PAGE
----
Mr Yousaf’s fears are the result of the updated advice published the Joint Committee on Vaccination and Immunisation last month, which said that under-40s should be given Pfizer or Moderna jabs rather than the AstraZeneca equivalent due to concerns over a small risk of blood clots in younger patients.
And with thousands of under-30s now receiving jabs after the vaccine roll-out picked up pace, demand for doses of Pfizer has soared beyond supply levels.
Yesterday, Health Secretary Matt Hancock revealed that the Indian variant now comprises 91 per cent of new infections.
Figures showed Covid-19 case rates have increased across every region in England in the past week. But hospital admissions have only increased fractionally – while deaths are up by just 1.9 per cent on the previous week.
NHS bosses have said vaccines appear to have broken the link between rising cases and hospitalisations. Those that are admitted are often younger and less sick than during previous waves.
According to NHS data published yesterday, more than 85 per cent over-50s in England – considered the age group most at risk – have now had two vaccine doses.
If the NHS in England continues to give doses to 1.3million over-50s a week, everyone in that age bracket should be fully vaccinated by the time all remaining covid curbs are due to ease.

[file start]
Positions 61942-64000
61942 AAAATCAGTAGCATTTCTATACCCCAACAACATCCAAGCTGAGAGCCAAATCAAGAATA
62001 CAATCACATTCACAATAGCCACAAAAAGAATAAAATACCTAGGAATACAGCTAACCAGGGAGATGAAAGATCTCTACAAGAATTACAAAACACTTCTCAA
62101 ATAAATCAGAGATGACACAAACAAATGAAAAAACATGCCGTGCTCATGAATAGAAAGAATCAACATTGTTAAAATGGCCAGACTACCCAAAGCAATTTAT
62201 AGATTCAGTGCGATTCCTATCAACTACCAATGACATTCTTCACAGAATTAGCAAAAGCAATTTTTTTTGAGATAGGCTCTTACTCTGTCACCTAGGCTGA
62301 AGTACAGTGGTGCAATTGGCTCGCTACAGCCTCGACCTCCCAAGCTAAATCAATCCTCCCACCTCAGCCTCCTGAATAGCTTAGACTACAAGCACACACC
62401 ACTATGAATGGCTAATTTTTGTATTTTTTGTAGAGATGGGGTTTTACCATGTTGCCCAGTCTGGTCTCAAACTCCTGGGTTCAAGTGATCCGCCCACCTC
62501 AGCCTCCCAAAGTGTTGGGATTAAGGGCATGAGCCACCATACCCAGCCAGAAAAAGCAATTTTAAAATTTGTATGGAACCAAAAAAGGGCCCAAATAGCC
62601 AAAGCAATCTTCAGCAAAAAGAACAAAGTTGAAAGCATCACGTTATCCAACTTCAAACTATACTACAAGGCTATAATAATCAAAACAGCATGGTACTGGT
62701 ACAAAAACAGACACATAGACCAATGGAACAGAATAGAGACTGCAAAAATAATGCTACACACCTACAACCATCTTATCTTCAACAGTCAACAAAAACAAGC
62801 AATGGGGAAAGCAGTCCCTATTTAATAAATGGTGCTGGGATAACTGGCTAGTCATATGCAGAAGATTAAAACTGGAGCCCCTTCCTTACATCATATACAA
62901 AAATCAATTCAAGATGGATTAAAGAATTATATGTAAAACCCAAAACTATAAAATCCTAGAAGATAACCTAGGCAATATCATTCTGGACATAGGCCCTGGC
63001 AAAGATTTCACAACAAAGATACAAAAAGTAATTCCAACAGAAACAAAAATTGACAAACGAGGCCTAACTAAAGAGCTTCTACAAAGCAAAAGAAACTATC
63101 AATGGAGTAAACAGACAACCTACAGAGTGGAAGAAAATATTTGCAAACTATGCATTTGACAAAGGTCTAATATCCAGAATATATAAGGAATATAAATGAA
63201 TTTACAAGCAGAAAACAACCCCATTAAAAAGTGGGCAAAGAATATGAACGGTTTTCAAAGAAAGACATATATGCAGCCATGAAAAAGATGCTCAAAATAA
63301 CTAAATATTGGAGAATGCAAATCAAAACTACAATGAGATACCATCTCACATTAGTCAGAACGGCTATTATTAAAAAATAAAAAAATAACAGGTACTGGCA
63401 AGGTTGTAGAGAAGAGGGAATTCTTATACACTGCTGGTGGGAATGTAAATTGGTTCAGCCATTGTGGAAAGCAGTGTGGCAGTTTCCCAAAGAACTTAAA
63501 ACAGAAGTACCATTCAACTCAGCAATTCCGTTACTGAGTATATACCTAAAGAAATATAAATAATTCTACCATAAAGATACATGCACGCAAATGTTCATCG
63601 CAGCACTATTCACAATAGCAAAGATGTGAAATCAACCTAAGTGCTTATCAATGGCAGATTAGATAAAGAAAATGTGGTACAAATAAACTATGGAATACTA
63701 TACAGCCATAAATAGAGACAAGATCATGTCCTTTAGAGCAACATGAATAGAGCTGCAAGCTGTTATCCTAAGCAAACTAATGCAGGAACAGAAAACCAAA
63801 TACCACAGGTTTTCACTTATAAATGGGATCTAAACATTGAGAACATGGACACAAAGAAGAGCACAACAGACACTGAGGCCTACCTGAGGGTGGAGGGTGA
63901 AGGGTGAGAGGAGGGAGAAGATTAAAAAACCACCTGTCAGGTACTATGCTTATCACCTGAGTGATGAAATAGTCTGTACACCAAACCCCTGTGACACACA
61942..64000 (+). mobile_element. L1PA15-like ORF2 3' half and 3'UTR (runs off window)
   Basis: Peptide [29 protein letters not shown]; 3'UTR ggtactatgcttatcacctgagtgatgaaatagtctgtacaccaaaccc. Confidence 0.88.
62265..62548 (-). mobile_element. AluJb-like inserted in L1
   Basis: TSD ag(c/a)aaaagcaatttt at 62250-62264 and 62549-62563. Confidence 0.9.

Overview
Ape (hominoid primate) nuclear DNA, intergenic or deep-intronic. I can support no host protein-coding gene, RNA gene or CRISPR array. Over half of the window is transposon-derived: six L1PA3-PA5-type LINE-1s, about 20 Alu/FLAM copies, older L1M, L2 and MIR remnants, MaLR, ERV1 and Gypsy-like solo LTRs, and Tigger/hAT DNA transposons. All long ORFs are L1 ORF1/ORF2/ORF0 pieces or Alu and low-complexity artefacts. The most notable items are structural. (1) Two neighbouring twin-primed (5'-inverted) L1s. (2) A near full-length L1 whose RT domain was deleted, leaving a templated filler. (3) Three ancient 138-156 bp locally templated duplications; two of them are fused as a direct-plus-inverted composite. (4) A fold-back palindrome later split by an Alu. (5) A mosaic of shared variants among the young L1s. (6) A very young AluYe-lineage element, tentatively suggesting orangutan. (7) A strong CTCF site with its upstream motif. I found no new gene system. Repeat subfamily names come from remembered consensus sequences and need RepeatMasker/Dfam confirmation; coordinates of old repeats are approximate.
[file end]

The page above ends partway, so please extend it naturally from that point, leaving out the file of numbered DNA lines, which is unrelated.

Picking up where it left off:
Among younger age groups, 35.5 per cent of those aged 40 to 49 are now estimated to have had both doses, along with 22.6 per cent of those aged 30 to 39.
The number of people falling ill with Covid has more than doubled in a week, a symptom-tracking study warned today amid the rapid spread of the Indian variant across the UK
Boris Johnson is expected to decide whether England can go ahead with the full re-opening on June 21 at a meeting in Downing Street on Sunday evening, following the conclusion of the G7 summit in Cornwall.
Then, after flying to Brussels on Monday morning to attend a Nato summit, he will return to London in the evening to address the nation.
The Government is planning to lift the 30-person limit on weddings, Whitehall sources confirmed last night.
But they insisted the Prime Minister is still undecided about the wider lifting of measures including social distancing rules and work-from-home advice.
Yesterday, the UK recorded 7,393 new coronavirus cases and seven deaths within 28 days of a positive test. Infections have risen 63 per cent in the past seven days compared to the week before.
But the number of hospital admissions has remained steady and the average number of deaths each day has stayed below ten.
Dr Jenny Harries, chief executive of the newly-created UK Health Security Agency, said the country was going ‘not quite in the right direction’ and data suggested there would be a further rise in infections in the coming weeks.
But the health chief said the figures suggested that those aged 60 and above are not getting ill because they are ‘doubly vaccinated’.
She added that those appearing in hospital are either unvaccinated or have had a single dose.
The Prime Minister’s spokesman said: ‘The point of the five-week gap between the steps [in the roadmap] is for us to analyse the data. That’s exactly what we’ve been doing, and we will continue to do so… ahead of saying something early next week.’